PETALING JAYA • One of the Malaysian sailors being held hostage by the Abu Sayyaf terrorist group in the Philippines has sent out a desperate plea for help as he and his fellow captives are starving and being beaten up.
"We can't bear it anymore. We are in pain. All of us are sick. We have cuts on our bodies. We are weak. No food to eat. What's more, we are beaten. There are people who want to shoot us. Please help us."
Those were the words of Mohd Ridzuan Ismail, one of the five Malaysians abducted in the waters off Lahad Datu in eastern Sabah on July 18.
On Wednesday, spokesman for the Abu Sayyaf Abu Rami called The Star from Jolo Island, in the southern Philippines, and passed the phone to Mr Mohd Ridzuan, 32, for him to send a message to the Malaysian government.
"I'm a hostage from Malaysia. My name is Mohd Ridzuan Ismail. And I'm asking for help from the government and my boss to rescue us as soon as possible," he said in Malay in an eight-minute conversation.
"We're suffering in Jolo Island. We appeal to the Malaysian government and our boss to negotiate for our release as we want to return home as soon as possible," he said.
Mr Mohd Ridzuan, from Pahang, was kidnapped with four other Sabahan sailors - Tayudin Anjut, 45, Abd Rahim Summas, 62, Mohd Zumadil Rahim, 23, and Fandy Bakran, 26.
Mr Mohd Ridzuan said that they were being held in a jungle. He added that they were fed only meagre portions of rice occasionally, and that their drinking water came from the drain. A day before his plea, Rami said in a telephone interview that the captors were asking for 100 million pesos (S$2.8 million) for the release of the Malaysians.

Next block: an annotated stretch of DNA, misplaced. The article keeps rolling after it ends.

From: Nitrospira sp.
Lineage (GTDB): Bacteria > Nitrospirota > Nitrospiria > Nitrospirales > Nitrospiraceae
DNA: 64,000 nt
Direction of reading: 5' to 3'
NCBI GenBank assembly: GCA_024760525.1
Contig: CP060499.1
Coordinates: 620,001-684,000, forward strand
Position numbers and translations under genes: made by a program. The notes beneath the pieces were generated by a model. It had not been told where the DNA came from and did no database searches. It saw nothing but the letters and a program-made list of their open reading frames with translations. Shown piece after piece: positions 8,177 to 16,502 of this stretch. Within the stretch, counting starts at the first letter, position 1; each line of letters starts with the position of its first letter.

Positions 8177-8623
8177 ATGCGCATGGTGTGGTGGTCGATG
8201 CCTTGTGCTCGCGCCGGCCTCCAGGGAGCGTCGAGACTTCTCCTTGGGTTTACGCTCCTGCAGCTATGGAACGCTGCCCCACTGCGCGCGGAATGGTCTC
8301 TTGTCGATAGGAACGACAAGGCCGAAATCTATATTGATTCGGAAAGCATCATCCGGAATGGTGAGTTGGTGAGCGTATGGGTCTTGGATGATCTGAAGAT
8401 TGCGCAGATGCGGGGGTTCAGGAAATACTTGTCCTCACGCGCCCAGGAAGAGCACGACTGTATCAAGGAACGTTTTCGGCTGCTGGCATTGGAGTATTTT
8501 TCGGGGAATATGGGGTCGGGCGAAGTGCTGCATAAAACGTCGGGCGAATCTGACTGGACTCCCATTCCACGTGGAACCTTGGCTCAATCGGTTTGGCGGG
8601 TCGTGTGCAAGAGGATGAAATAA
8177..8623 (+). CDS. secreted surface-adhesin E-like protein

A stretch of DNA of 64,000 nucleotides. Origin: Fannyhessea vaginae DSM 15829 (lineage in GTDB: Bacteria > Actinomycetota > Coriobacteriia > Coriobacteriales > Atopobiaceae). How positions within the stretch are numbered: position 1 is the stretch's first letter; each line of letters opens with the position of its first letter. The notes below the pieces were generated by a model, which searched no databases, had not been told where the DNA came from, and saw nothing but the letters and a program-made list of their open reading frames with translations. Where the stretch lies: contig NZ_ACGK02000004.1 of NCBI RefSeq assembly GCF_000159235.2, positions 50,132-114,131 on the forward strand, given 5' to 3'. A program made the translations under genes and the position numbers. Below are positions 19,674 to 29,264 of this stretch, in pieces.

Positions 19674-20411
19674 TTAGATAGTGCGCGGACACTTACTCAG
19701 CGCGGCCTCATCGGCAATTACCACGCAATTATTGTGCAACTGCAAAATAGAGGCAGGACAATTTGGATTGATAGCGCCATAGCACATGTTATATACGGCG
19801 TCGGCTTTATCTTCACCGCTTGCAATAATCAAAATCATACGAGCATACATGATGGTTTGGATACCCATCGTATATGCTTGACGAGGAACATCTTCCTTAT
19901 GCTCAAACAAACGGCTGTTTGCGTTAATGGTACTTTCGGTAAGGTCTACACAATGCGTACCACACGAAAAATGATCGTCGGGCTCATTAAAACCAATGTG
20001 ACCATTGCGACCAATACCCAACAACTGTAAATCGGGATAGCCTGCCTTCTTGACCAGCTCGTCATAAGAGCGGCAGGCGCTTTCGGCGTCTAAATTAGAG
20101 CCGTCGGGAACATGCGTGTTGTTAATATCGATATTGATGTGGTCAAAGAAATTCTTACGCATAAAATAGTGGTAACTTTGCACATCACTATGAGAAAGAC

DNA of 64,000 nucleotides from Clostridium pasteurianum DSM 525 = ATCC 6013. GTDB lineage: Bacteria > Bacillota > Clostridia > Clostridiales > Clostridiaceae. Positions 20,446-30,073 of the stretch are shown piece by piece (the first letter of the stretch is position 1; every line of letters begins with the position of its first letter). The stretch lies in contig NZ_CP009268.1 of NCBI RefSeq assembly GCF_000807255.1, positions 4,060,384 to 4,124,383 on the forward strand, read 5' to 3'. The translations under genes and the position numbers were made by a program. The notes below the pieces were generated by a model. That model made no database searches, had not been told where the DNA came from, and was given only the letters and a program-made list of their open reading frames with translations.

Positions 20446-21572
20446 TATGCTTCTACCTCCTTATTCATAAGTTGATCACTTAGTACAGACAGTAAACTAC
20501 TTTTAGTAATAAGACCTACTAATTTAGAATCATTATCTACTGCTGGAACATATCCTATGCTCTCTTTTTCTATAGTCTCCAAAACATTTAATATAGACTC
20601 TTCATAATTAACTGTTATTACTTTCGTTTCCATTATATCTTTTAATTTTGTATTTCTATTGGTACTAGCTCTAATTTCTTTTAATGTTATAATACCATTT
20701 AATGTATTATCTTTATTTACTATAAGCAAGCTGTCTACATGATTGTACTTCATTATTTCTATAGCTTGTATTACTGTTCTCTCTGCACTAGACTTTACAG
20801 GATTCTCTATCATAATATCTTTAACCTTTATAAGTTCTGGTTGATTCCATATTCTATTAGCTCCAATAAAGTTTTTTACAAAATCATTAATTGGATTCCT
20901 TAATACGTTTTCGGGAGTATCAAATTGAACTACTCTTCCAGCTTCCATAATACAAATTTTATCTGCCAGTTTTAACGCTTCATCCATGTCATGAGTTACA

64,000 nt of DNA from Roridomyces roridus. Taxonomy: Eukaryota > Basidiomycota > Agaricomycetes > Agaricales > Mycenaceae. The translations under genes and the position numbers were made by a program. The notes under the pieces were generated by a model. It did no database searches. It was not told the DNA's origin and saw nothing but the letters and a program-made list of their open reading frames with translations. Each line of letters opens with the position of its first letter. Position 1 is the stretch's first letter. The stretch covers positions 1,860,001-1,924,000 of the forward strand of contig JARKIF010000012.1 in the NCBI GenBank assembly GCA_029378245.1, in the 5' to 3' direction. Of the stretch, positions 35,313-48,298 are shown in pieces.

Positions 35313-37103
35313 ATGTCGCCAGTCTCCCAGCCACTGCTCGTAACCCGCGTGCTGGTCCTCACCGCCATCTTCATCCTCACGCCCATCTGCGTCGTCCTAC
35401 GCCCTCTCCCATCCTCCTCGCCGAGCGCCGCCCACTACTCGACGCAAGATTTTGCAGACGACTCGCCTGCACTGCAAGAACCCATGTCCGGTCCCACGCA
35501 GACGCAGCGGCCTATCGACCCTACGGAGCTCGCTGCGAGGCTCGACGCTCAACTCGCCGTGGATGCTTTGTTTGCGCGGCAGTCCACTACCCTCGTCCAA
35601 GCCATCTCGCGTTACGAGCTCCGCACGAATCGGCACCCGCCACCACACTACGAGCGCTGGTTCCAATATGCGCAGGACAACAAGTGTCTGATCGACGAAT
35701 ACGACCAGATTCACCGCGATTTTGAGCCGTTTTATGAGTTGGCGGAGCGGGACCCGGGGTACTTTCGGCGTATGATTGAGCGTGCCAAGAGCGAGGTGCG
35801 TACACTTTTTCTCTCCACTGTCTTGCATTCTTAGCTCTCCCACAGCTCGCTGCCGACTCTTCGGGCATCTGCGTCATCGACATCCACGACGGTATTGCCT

The spokesman, who identified his group as Al Harakatul Al Islamiyyah, also claimed that there was no military presence where the hostages were being kept, despite reports of an all-out war against the Abu Sayyaf by the Philippine military.
"Why don't they want to counter us?" he challenged.
Philippine ambassador J. Eduardo Malaya said in a statement yesterday that the Philippine authorities were sharing intelligence with their Malaysian counterparts in the effort to rescue the hostages.
Mr Eduardo said that nine police and military battalions, comprising some 9,000 personnel, have been deployed to conduct operations against Abu Sayyaf hideouts in Jolo.
The operations, he said, had led to a significant number of boats being confiscated. "The Philippine navy has also put up a blockade," he added.
Mr Eduardo also indicated that the telephone call by the hostage was arranged to pressure the Philippine authorities to relent on the ongoing operations.
He dismissed claims by the Abu Sayyaf spokesman that there was no military presence where the hostages were being kept.
"It is an attempt at misdirection. The number of police and military men currently in the island province of Sulu in pursuit of this criminal lawless group is at its highest in decades," he said.
Mr Eduardo said that the Philippine armed forces chief of staff, General Ricardo Visaya, had made it clear that there would be no let-up in the offensive against the Abu Sayyaf.
"The troops will remain in the area until the objective is accomplished," he said.
THE STAR/ASIA NEWS NETWORK